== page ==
• Number of New Molecular Entity (NME) Systemic Antibiotics Approved by the US FDA Per Five-year Period, Through 3/11. Clin Infect Dis. 2011;52:S397-S428
  • Risk factors for acquisition of MDROs ICU stay Previous exposure to antimicrobial agents Underlying diseases Dialysis Invasive devices Recurrent admissions to hospital Nursing home Previous colonization of a multidrug-resistant organism Advanced age
  • How do patients acquire MDRO’s? Select out the resistant strains due to repeated courses of antibiotics Spread from person to person  environment  hands of HCW  patient equipment  contact with patient
  • Resistance is accelerated throughinappropriate use of antimicrobials –Standard treatment guidelines not provided –Provided but not adhered to 50 % prescriptions are inappropriate –Drugs not accessible 50% populations in developing countries do not have access –Accessible but poor quality or expensive –Inadequate monitoring 50% of patients do not adhere to recommended regimen –Irrational self-administration or prescription –Extensive use for therapeutic and growth promotion in animals 50% of national antibiotic consumption is for non-therapeutic purposes in animals
  • Multi-drug resistant organisms Gram positive organisms  MRSA  VRE Gram negative organisms  ESBLs  CRE
  • MRSA NNIS (2004) – 60% of S. aureus are methicillin resistant Nosocomial  mecA gene encodes low affinity for PBP resulting in resistance to all beta-lactams  Usually multi-drug resistant Community-acquired  More virulent – Panton-Valentine leukocidin  Skin and soft tissue infections in children and young adults  Usually susceptible to non beta-lactam drugs
  • VRE Non-existent as recently as 1989 NNIS report (2004) – 30% of all enterococcal isolates are resistant Mediated by vanA and vanB genes resulting in alteration of target site Clonal spread via poor infection control
  • Resistance in Gram negatives Acinetobacter  Uncommon in most U.S. medical centers  Incidence as high as 10% in some geographic locations  Carbapenems are drug of choice Pseudomonas aeruginosa  Multi-drug resistance increasing nationwide  Fluoroquinolones: 29% resistance (NNIS 2004)  Beta-lactams: metallo-beta-lactamase producing strains have been reported
  • ESBLs a growing concern Resistant to all penicillins, cephalosporins, and aztreonam Carbapenems are the drug of choiceFluoroquinolone resistance NNIS 2004 report: 8% E.coli resistant Chromosomal and plasmid mediated alterations in target site or decreased access to targetCarbapenem resistance Klebsiella pneumoniae carbapenemase Metallo-beta-lactamases ampC beta-lactamase + loss of outer membrane channels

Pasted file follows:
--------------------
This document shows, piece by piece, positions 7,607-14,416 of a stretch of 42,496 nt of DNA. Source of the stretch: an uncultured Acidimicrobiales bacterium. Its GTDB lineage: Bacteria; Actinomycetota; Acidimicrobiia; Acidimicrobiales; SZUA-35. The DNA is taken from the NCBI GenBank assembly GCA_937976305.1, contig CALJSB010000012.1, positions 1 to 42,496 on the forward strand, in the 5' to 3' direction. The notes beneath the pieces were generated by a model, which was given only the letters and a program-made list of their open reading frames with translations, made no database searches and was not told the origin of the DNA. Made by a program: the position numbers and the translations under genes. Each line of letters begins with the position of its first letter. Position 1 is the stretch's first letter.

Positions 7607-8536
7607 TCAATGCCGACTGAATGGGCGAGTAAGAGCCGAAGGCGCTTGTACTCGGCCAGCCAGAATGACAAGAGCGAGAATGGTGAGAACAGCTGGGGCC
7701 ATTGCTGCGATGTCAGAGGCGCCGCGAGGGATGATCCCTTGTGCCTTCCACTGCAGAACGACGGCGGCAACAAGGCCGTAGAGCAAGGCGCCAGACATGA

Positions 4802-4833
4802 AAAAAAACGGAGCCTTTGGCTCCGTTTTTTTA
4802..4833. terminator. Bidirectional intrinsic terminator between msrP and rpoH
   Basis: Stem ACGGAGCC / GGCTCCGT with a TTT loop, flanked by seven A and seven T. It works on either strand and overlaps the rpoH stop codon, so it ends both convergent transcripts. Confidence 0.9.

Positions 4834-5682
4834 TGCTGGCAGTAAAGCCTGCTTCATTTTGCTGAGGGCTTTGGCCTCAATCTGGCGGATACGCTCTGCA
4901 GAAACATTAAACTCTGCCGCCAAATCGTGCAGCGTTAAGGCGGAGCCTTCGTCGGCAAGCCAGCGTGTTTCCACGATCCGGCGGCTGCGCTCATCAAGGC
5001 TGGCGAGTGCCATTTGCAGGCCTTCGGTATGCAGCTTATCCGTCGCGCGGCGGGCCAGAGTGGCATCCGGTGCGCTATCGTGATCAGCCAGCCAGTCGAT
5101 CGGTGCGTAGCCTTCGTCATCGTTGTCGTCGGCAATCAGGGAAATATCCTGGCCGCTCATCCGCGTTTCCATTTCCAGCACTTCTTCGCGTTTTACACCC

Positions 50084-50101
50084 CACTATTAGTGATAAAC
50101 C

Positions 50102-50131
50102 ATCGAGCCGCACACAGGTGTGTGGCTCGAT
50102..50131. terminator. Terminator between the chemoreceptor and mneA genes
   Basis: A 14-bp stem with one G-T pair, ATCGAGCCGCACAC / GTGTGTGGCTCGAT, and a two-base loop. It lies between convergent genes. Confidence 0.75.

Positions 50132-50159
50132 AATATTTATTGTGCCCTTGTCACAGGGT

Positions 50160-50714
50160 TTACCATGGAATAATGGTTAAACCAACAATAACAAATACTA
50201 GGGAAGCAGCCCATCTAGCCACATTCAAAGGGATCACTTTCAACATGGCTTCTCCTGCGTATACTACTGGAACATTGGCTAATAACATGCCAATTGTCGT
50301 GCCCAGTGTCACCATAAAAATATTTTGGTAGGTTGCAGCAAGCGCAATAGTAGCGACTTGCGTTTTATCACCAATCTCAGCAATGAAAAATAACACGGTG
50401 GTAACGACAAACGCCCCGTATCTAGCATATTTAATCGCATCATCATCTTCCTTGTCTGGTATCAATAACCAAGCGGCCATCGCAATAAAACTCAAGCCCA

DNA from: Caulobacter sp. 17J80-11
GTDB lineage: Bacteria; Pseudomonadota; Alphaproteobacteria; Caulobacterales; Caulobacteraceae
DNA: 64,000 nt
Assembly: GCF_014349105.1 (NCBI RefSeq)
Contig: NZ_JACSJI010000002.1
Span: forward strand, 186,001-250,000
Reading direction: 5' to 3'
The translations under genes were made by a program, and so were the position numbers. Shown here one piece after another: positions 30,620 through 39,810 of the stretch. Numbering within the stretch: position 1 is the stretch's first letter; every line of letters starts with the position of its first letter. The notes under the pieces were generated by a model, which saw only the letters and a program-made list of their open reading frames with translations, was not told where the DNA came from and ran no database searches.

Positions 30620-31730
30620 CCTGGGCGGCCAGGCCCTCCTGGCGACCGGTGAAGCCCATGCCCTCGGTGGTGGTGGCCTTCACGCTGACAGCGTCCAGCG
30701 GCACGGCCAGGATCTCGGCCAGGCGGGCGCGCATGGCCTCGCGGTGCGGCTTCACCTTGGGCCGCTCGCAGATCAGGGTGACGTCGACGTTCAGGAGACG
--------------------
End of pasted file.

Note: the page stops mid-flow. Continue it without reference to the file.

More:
• IVY HOSPITAL ANTIBIOGRAM(DEC 2010 - MAR 2011)LACTOSE FERMENTING GNB (E. coli,Klebsiella spp., Citrobacter spp., Enterobacter spp., etc.)TOTAL= 112 isolates
  • Percentage break up OF LFGNB( n= 112)
  • NON LACTOSE FERMENTING GNB(Acinetobacter spp, Pseudomonas spp. etc)TOTAL = 55 ISOLATES
  • Staphylococcus aureus(Total 21 isolates)
  • Prevention of antimicrobial resistance Prevent Infection  Vaccinate  Remove catheters Diagnose and Treat Infection Effectively  Isolate the pathogen  Target the pathogen  Access the experts
  • Prevention of antimicrobial resistance Appropriate prescribing of antibiotics  Only prescribe antibiotics when necessary  Use local data  Treat infection, not contamination  Treat infection, not colonisation  Stop treatment when infection is cured or unlikely
  • Prevention of antimicrobial resistance Surveillance:  Moniters trends in resistance patterns, incidence of MDROs, emerging MDROs  Locally, regionally, nationally, internationally  Moniters effectiveness of interventions
  • Prevention of transmission to other patients Spread from person to person  Environment, hands of HCW, patient equipment, contact with patient Hand hygiene Environmental cleaning
  • Antibiotic Stewardship Program Optimal selection, dosage, and duration of antimicrobial treatment that  Results in the best clinical outcome for the treatment or prevention of infection  With minimal toxicity to the patient and  With minimal impact on subsequent resistance
  • Antibiotic Stewardship Program Involves  Prescribing antimicrobial therapy only when it is beneficial to the patient  Targeting therapy to the desired pathogens  Using the appropriate drug, dose, and duration
  • Antibiotic Policy : To Minimise Antibiotic Resistance Appropriate Use of Antibiotics and specific guidelines e.g. Therapy Recommendations In serious infections; start with ultra-broad antibiotic then de- escalate to narrow spectrum depending on culture report Limit use of Broad Spectrum Antibiotics where possible Antibiotic cycling/rotation